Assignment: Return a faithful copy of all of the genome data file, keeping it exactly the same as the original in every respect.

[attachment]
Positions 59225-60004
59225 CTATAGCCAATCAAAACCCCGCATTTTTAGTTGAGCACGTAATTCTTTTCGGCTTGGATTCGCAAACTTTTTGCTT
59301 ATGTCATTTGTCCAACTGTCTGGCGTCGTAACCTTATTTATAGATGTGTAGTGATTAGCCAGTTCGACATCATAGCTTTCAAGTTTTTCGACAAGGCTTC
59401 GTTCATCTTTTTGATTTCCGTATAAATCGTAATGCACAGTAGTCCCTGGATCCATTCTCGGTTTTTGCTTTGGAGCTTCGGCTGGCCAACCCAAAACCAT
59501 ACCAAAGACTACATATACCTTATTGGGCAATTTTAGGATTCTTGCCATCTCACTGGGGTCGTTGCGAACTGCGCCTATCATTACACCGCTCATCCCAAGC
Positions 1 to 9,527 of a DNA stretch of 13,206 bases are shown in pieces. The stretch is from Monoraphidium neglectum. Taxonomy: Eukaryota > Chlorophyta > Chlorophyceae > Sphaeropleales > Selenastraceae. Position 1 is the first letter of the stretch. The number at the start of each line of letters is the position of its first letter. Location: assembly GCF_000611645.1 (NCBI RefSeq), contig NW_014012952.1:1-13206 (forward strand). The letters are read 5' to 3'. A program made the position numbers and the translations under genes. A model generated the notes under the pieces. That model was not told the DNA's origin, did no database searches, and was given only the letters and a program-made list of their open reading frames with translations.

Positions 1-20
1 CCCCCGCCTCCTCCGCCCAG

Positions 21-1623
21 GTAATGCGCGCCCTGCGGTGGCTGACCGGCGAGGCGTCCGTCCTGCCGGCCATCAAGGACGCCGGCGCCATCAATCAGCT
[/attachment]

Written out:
Positions 59225-60004
59225 CTATAGCCAATCAAAACCCCGCATTTTTAGTTGAGCACGTAATTCTTTTCGGCTTGGATTCGCAAACTTTTTGCTT
59301 ATGTCATTTGTCCAACTGTCTGGCGTCGTAACCTTATTTATAGATGTGTAGTGATTAGCCAGTTCGACATCATAGCTTTCAAGTTTTTCGACAAGGCTTC
59401 GTTCATCTTTTTGATTTCCGTATAAATCGTAATGCACAGTAGTCCCTGGATCCATTCTCGGTTTTTGCTTTGGAGCTTCGGCTGGCCAACCCAAAACCAT
59501 ACCAAAGACTACATATACCTTATTGGGCAATTTTAGGATTCTTGCCATCTCACTGGGGTCGTTGCGAACTGCGCCTATCATTACACCGCTCATCCCAAGC
Positions 1 to 9,527 of a DNA stretch of 13,206 bases are shown in pieces. The stretch is from Monoraphidium neglectum. Taxonomy: Eukaryota > Chlorophyta > Chlorophyceae > Sphaeropleales > Selenastraceae. Position 1 is the first letter of the stretch. The number at the start of each line of letters is the position of its first letter. Location: assembly GCF_000611645.1 (NCBI RefSeq), contig NW_014012952.1:1-13206 (forward strand). The letters are read 5' to 3'. A program made the position numbers and the translations under genes. A model generated the notes under the pieces. That model was not told the DNA's origin, did no database searches, and was given only the letters and a program-made list of their open reading frames with translations.

Positions 1-20
1 CCCCCGCCTCCTCCGCCCAG

Positions 21-1623
21 GTAATGCGCGCCCTGCGGTGGCTGACCGGCGAGGCGTCCGTCCTGCCGGCCATCAAGGACGCCGGCGCCATCAATCAGCT